Arthur Bruce "Art" Heyman (born June 24, 1941) is an American former professional basketball player.
Heyman, who was Jewish, was born in New York City, New York. A 6' 5" guard/forward, after attending Oceanside High School in New York, Heyman was heavily recruited by many schools, and originally signed a letter of intent to play for the North Carolina Tar Heels. At the last moment, however, Heyman changed his mind and agreed to play for the Tar Heels greatest rivals, the Duke Blue Devils.
Due to NCAA eligibility rules that prohibited freshmen from playing varsity sports, Heyman played his first year at Duke with the Freshman team, which compiled a record of 10–5, including three victories over the Tar Heels. During one of the Duke-North Carolina freshman games, North Carolina freshman Dieter Krause attacked Heyman, leading to a melee where the two coaches had to be restrained from attacking each other. Heyman needed five stitches after the attack.
During his sophomore season, Heyman starred for the varsity team, and North Carolina and Duke again were at each others throats. On February 4, 1961, the Duke and North Carolina Freshman teams had played the first game of the double header. There were multiple fights during the game, and North Carolina had finished the game with only three players on the floor (five North Carolina players had fouled out, and three more had been ejected for fighting). During the varsity game that night, Heyman was involved in two incidents, where he first pushed over a fan who he thought was attacking him, and then in the closing minutes of the game, while trying to protect a slim Duke lead, Heyman committed a hard foul against future Hall of Fame coach Larry Brown who was attempting to drive to the hoop. Brown threw the ball and then a punch at Heyman, touching off a general melee, which saw future basketball executive Donnie Walsh, then a substitute player for North Carolina, also attack Heyman. The melee lasted about ten minutes, and despite Heyman being ejected for fighting, his 36 points had given Duke the victory, 81–77.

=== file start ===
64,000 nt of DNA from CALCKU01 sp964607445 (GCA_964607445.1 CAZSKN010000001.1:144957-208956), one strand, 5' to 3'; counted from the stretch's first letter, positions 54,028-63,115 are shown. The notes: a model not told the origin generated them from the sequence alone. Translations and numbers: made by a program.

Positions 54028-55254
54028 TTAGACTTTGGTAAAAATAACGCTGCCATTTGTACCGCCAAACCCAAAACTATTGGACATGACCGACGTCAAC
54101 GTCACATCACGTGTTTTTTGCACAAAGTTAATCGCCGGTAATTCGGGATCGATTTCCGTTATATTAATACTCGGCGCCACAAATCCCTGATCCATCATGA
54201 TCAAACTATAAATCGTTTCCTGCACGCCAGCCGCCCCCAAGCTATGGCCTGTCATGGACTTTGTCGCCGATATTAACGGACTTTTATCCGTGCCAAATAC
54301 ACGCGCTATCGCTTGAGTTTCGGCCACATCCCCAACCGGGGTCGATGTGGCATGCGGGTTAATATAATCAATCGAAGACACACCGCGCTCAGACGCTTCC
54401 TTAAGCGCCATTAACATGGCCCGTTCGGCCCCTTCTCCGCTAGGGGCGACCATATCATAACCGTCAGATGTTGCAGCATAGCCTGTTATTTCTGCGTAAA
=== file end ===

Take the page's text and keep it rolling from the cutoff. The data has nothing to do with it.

Brown, Walsh and Heyman were all suspended for the remainder of the ACC season. Heyman was allowed to play in non-conference games, and the ACC Tournament. However, Duke failed to make the postseason, despite Heyman being voted the tournament's outstanding player, losing the ACC Tournament final to the Wake Forest Demon Deacons, 96–81. At the time, only the league champion was admitted to the NCAA Tournament, and league rules prohibited ACC teams from playing in the NIT Tournament. Heyman finished the season averaging 25 points and nearly 11 rebounds per game, and despite his suspension, Heyman was voted to the All-ACC basketball first team. He also won numerous national plaudits, being named to the UPI and AP Third-Team All American squad.
In 1962, Heyman's junior year, he again had a great year (scoring 25.3 points per game, and averaging over 11 rebounds per game, but Duke failed to make the post season, being upset by the Clemson Tigers in the ACC Tournament semi-final. Heyman was once again voted to the All-ACC Basketball first team, and the AP and UPI Second Team All-American squad.